When writing an equation of a line, keep in mind that you ALWAYS need two pieces of information when you go to write an equation:

  1. ANY point on the line
  2. Slope
Once you have these two pieces of information, you plug the x and y values from your point and the slope (m) value into the point/slope formula.

 
 
Slope/Intercept Equation of a Line

slope intercept


 
In this form, m represents the slope and b represents the y-intercept of the line.

Sometimes the directions will say to write the equation in the slope/intercept form.  Basically this means to solve the equation for y.  Note how y is by itself and everything else is on the other side.  Most times you will need to start the problem using the point/slope form and then you just solve for y to get it into the slope/intercept form.  Sometimes if you have it written in this form it makes it easier to work with when you graph.


 
 
 
 
notebook Example 1:  Write an equation for the line in point/slope form and slope/intercept form that has slope = -5 and passes through (2, 1).

 
What are the two things we need to write an equation of a line????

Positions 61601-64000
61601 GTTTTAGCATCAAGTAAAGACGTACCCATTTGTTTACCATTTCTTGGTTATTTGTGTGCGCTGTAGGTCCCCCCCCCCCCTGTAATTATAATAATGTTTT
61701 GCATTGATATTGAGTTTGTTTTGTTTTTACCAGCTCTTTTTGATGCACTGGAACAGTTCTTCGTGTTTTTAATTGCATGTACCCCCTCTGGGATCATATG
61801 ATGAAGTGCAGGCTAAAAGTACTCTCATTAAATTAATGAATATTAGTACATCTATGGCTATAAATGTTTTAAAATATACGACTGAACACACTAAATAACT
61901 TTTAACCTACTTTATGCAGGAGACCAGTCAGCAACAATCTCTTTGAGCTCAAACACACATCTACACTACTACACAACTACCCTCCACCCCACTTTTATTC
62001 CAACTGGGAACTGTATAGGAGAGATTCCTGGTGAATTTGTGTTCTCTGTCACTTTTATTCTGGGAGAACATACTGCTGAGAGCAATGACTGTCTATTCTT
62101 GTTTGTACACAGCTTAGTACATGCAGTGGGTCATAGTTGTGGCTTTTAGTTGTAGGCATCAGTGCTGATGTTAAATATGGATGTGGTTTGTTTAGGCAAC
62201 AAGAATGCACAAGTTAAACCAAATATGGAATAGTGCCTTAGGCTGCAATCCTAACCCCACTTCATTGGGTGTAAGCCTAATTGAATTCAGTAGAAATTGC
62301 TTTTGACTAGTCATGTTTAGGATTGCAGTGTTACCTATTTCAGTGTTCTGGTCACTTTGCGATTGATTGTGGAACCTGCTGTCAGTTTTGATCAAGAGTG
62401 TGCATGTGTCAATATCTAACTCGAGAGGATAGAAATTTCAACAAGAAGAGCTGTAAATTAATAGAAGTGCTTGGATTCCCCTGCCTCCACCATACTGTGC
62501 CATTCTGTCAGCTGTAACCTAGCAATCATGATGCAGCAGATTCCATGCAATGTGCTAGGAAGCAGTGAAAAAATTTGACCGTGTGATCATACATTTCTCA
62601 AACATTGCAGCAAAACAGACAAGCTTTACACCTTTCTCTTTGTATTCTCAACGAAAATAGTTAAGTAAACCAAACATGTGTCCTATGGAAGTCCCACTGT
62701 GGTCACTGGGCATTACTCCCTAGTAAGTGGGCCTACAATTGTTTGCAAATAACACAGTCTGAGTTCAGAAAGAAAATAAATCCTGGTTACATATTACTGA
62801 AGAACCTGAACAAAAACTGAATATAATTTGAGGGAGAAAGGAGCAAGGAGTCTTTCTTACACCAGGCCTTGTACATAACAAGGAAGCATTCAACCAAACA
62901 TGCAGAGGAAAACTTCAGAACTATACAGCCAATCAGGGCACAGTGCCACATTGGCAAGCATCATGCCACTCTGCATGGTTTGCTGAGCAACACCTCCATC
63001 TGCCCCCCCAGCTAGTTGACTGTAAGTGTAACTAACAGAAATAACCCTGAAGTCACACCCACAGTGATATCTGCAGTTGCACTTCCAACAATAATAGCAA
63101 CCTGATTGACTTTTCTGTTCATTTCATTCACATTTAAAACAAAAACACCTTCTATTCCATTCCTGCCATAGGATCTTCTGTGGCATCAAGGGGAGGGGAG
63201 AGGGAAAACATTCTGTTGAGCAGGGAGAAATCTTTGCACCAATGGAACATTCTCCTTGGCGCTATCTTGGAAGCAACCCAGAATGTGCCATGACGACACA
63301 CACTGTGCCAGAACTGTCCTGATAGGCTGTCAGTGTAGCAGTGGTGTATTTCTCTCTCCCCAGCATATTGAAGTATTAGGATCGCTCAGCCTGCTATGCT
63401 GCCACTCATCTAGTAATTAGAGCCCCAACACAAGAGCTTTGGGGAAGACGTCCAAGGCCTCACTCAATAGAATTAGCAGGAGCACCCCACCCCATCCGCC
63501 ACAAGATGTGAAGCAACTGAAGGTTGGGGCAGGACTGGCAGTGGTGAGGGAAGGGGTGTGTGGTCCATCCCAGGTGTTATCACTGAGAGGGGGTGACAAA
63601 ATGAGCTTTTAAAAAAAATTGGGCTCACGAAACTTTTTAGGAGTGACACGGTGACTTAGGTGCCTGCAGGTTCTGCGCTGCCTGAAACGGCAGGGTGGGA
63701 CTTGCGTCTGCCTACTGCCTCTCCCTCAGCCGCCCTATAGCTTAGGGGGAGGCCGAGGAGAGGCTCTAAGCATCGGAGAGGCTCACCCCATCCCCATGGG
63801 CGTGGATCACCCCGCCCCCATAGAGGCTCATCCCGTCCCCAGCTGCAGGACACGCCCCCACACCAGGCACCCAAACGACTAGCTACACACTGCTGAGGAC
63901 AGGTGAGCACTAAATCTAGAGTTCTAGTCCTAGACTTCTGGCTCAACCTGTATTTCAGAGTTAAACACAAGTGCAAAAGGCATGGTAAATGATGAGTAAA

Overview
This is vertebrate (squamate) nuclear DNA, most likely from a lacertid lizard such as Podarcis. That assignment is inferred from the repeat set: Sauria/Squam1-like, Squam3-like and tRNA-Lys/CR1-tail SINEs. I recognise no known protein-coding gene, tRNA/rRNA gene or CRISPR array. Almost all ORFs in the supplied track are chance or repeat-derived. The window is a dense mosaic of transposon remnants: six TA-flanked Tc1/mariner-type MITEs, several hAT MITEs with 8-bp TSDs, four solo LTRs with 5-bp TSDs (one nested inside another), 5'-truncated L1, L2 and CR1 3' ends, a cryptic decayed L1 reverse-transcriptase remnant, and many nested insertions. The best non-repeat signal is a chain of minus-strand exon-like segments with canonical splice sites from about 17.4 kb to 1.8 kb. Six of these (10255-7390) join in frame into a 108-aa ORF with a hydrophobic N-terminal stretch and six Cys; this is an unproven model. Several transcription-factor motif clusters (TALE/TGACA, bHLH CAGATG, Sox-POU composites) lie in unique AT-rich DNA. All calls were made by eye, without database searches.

If you said any point on the line and the slope, you are correct.

Looks like we have all the information we need.  We are ready to put our equation together. 

Point/Slope Form:


 
example 1a
*Point/slope form of the line

 
Next, we want to write it in the Slope/Intercept Form, which basically means we need to solve for y:

 
example 1b

*Dist. the -5 through (  )
*Inverse of sub. 1 is add 1

*Slope/intercept form of the line


 
The equation of the line that passes through (2, 1) and has a slope of -5 is 
y - 1 = -5(x - 2)    OR     y= -5x + 11. 

 
 
 
notebook Example 2:  Write an equation for the line in point/slope form and slope/intercept form that has slope = 3 and passes through the origin.

 
What are the two things we need to write an equation of a line????
If you said any point on the line and the slope, you are correct.
 

Do you know what the ordered pair for the origin is?  If you said (0, 0) you are right on!!!  That is the point that we will be using to plug into our equation.

Looks like we have all the information we need.  We are ready to put our equation together. 

Point/Slope Form:


 
example 2a
*Point/slope form of the line

 
Next, we want to write it in the Slope/Intercept Form, which basically means we need to solve for y:

 
example 2b
*Dist. the 3 through (  )
*Slope/intercept form of the line

 
The equation of the line that passes through the origin and has a slope of 3 is